The more conventional approach would be to have people looking into this negative space, giving their eye lines some room. Instead, Mr. Robot opts to have their subjects look directly to the edge of the frame, which in my opinion lends the shots a sense of mystery. Even when you know what the person is looking at or who they’re talking with, this framing leaves some room for interpretation.

Additionally, the placement near the bottom means a huge portion of the shot is filled with the environment the actors are in. In this excellent piece on the series’ composition, the author argues that this puts a lot of ‘weight’ on the subjects’ shoulders and depicts their state of (social) isolation. I would argue that another reason this works so well is that the subjects’ relation to their environment is emphasized.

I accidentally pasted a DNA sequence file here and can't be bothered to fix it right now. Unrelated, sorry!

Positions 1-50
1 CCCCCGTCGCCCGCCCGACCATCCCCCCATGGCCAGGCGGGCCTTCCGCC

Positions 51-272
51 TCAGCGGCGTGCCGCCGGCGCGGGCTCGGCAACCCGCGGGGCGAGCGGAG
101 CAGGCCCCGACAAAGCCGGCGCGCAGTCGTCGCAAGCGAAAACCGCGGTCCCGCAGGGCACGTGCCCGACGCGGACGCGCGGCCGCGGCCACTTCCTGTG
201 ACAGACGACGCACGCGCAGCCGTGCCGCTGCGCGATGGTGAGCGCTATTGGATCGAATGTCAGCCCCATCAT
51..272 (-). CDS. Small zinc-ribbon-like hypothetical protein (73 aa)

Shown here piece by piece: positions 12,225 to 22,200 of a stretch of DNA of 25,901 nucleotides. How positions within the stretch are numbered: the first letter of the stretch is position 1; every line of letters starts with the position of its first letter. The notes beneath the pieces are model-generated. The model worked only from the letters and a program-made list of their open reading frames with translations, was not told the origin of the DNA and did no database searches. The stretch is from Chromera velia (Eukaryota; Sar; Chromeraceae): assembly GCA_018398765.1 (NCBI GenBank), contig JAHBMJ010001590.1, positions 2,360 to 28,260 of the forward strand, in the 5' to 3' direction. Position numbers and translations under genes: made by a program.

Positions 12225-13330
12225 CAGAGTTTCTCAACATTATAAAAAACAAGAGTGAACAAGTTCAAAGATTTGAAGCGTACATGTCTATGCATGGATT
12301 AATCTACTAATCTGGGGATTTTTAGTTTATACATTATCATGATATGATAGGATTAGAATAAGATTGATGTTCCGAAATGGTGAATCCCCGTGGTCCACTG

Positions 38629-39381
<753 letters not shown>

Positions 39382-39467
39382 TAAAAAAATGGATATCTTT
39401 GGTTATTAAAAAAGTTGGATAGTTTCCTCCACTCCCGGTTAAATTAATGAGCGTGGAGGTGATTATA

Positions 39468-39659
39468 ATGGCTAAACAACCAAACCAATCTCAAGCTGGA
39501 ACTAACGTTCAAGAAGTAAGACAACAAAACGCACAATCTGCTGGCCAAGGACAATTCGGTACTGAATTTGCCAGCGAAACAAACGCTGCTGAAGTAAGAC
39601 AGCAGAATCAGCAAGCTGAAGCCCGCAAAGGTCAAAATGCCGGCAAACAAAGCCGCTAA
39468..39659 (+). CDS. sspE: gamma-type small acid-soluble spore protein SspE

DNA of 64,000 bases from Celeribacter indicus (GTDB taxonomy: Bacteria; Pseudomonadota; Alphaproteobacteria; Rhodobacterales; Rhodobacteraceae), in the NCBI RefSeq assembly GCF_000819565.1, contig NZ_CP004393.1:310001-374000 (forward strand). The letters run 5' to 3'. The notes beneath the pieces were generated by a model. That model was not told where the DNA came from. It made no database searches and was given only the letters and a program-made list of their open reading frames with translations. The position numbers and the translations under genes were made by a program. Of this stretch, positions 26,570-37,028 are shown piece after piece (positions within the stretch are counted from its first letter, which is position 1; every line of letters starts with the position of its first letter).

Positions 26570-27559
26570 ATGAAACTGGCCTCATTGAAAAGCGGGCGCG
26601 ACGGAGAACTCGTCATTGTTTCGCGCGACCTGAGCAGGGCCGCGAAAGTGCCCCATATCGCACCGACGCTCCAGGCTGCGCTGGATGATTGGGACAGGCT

These aren’t just shots of subjects, instead these are shots of subjects and their environment. For instance, in the shot below, the office tells a lot about the person sitting in the frame, and adds an extra dimension to whatever the character is talking about.

Using the Signature Composition in Mr. Robot for My Own Work

After watching the second season of this series, I was tempted to start trying some of Mr. Robot’s approaches to composing shots in my own photography.

I shoot sports exclusively, focusing on both the action and capturing typical lifestyle moments and portraits. I feel that in sports, many photographers tend to use a very conventional, journalistic approach to shooting the action. Myself, I’m more interested in adding a certain level of tension, trying to add some visual interest and conveying a feeling. I shoot a lot of competition climbing, which lends itself to experimentation quite well.

The following photos were shot during the 2016 World Championships in Paris.